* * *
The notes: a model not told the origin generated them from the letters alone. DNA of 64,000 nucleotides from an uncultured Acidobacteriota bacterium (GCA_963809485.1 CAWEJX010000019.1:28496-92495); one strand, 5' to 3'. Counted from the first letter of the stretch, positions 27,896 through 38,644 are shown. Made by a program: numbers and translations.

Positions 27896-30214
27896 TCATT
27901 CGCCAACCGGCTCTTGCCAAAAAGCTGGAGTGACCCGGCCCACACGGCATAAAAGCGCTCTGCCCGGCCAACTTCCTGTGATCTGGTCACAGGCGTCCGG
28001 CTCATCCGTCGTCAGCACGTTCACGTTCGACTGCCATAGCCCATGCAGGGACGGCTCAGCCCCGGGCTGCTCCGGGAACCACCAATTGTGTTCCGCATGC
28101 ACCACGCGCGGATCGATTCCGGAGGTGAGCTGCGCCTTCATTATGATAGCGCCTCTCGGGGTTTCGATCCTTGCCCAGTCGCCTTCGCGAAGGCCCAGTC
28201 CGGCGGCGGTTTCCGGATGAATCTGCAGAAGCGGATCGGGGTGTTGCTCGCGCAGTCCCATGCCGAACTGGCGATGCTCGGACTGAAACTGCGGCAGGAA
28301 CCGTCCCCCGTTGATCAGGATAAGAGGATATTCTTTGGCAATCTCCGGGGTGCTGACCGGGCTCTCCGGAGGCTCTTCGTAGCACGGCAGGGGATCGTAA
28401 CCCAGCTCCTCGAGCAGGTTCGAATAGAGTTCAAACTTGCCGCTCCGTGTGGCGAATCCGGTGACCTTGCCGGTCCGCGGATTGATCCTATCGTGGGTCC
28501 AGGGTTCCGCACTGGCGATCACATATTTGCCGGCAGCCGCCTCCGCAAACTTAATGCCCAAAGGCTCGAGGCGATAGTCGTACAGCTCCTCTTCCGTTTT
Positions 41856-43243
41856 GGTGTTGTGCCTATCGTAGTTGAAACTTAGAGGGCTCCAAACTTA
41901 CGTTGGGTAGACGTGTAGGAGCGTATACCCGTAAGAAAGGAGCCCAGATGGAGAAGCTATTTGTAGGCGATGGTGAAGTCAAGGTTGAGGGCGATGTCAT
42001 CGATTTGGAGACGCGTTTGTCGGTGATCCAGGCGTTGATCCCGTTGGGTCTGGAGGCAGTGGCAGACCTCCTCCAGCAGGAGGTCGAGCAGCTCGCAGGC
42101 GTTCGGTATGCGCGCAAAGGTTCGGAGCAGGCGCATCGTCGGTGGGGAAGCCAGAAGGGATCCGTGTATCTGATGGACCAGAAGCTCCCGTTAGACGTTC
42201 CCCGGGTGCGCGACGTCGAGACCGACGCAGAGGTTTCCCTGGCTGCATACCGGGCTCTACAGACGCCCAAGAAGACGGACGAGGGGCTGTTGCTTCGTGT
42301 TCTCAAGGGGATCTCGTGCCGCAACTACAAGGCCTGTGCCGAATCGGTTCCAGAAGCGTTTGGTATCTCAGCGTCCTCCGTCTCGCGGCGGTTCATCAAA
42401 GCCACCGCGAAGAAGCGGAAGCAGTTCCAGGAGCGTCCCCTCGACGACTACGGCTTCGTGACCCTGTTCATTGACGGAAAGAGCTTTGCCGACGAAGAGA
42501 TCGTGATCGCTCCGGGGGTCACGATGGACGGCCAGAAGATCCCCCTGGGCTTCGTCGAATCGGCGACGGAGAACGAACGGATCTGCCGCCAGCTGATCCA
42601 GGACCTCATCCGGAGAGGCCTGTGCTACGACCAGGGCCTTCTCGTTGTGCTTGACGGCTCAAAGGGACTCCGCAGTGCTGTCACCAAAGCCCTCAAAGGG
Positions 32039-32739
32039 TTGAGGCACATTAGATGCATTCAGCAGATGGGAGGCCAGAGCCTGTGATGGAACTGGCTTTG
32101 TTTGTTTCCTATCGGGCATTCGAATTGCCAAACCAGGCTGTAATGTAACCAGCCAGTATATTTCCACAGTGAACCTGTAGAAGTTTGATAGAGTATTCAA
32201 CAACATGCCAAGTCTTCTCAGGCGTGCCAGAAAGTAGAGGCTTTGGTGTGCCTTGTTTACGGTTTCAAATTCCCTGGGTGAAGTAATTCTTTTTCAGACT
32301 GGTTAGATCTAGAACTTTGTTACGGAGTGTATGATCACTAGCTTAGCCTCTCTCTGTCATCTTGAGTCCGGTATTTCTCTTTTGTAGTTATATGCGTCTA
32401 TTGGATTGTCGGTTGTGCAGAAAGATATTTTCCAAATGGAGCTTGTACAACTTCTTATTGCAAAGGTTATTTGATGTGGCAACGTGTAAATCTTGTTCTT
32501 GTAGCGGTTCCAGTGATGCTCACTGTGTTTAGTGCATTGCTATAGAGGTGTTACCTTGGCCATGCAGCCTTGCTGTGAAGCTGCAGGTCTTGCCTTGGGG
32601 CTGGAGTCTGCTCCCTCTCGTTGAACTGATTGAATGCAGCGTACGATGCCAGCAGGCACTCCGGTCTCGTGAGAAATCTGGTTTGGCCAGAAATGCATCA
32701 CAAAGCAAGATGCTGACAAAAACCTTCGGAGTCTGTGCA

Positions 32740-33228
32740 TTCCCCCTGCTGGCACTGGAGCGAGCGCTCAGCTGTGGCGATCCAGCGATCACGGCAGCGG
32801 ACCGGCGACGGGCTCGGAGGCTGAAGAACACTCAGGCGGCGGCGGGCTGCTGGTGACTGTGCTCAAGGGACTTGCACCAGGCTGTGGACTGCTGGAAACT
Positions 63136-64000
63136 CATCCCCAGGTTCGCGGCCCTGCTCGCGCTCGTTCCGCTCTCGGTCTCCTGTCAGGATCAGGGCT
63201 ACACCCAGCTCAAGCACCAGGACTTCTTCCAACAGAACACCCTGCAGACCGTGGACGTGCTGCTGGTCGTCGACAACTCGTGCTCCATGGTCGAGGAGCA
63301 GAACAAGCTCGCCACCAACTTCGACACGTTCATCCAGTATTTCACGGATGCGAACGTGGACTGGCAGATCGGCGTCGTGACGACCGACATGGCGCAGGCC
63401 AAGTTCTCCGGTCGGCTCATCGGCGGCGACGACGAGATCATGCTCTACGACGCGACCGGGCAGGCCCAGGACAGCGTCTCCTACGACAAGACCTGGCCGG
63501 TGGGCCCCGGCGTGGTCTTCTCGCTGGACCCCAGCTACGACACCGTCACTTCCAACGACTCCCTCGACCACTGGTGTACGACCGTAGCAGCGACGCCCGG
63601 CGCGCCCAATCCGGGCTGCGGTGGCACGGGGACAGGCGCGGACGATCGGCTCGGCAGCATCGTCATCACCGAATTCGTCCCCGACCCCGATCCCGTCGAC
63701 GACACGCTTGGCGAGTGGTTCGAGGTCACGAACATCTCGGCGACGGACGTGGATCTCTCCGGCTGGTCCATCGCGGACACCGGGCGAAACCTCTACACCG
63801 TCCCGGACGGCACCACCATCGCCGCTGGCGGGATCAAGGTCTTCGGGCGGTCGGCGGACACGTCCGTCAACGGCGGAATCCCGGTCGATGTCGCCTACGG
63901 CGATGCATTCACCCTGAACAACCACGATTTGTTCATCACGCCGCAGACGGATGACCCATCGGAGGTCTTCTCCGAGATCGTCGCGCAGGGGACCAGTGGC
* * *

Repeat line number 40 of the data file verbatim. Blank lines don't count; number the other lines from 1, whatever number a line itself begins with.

63701 GACACGCTTGGCGAGTGGTTCGAGGTCACGAACATCTCGGCGACGGACGTGGATCTCTCCGGCTGGTCCATCGCGGACACCGGGCGAAACCTCTACACCG